In December, it appears that those who shop at  Costco’s Ste Foy location will also be sprayed, without alternative accommodations made for member shoppers whose lives are harmed by this kind of thing (unless there’s a public outcry before it happens).

Not only is the store air thoroughly polluted by this kind of diffusion (as experienced by someone who reported it to their mother who has environmental sensitivities and is severely allergic to fragranced products) for the 2 week duration of this “special event”, but everything in their store(s), *including food*, will also have absorbed substantial residues of undisclosed (and not food-safe) fragrance substances, that may be difficult if not impossible to remove.

This ‘special event’ can cause significant harm to people with asthma, autism, chemical and environmental sensitivities, fragrance allergies, migraines, and mast cell activation syndrome (to name a few). Even 2nd and 3rd hand residues of this type can cause serious (and life-threatening) health problems and long lasting disabling effects, so a suggestion of having someone else do the shopping is not a reasonable or feasible accommodation.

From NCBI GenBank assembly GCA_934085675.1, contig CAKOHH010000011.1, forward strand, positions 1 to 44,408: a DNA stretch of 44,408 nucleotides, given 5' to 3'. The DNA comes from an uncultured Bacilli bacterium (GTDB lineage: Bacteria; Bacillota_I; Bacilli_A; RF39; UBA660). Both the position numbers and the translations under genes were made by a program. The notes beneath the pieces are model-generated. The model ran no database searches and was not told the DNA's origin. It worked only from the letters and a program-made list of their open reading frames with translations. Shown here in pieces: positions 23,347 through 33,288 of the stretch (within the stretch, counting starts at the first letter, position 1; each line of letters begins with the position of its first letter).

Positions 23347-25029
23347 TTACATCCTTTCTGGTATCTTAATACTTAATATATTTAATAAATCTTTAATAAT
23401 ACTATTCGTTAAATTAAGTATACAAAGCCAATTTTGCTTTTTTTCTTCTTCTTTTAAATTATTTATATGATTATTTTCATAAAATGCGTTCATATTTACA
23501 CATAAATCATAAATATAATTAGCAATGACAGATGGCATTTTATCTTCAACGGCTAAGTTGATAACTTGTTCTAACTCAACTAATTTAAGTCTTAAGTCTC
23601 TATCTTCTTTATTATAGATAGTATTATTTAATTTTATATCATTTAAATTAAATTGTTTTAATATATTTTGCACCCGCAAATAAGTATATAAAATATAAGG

See below for the product details and the store manager’s and assistant manager’s responses when called.

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Gain – Sinking Your Disabled Boat

Have you seen the new  “the more the better” Gain detergent ad?

When the delivery woman tries her best not to puke from the Gain fumes,
the Gain user shrugs and the voice-over says:

“Hey, you can’t float everyone’s boat. Love it or hate it, it’s intense.”

!!!

In other words, Gain implies they’re fine with sinking us

(More on what we all think about that later)

The ad starts off with a scene that already promotes an IAQ nightmare:

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CBC News Hi-lights Accessibility Barriers to Housing for People With MCS/ES

Severe sensitivity to household chemicals leaves GTA man
homeless for the holidays

Environmental sensitivities have forced Oliver Zhang to move 70 times in 3 years


I hope that someone can offer or help create a safe place for Oliver Zhang to live.

I also hope that something is done soon to ensure safe, affordable, accessible,  non-toxic, mold-free, housing is available for all  the other people who have  MCS/ES (a condition, not disorder) who need safe and accessible housing.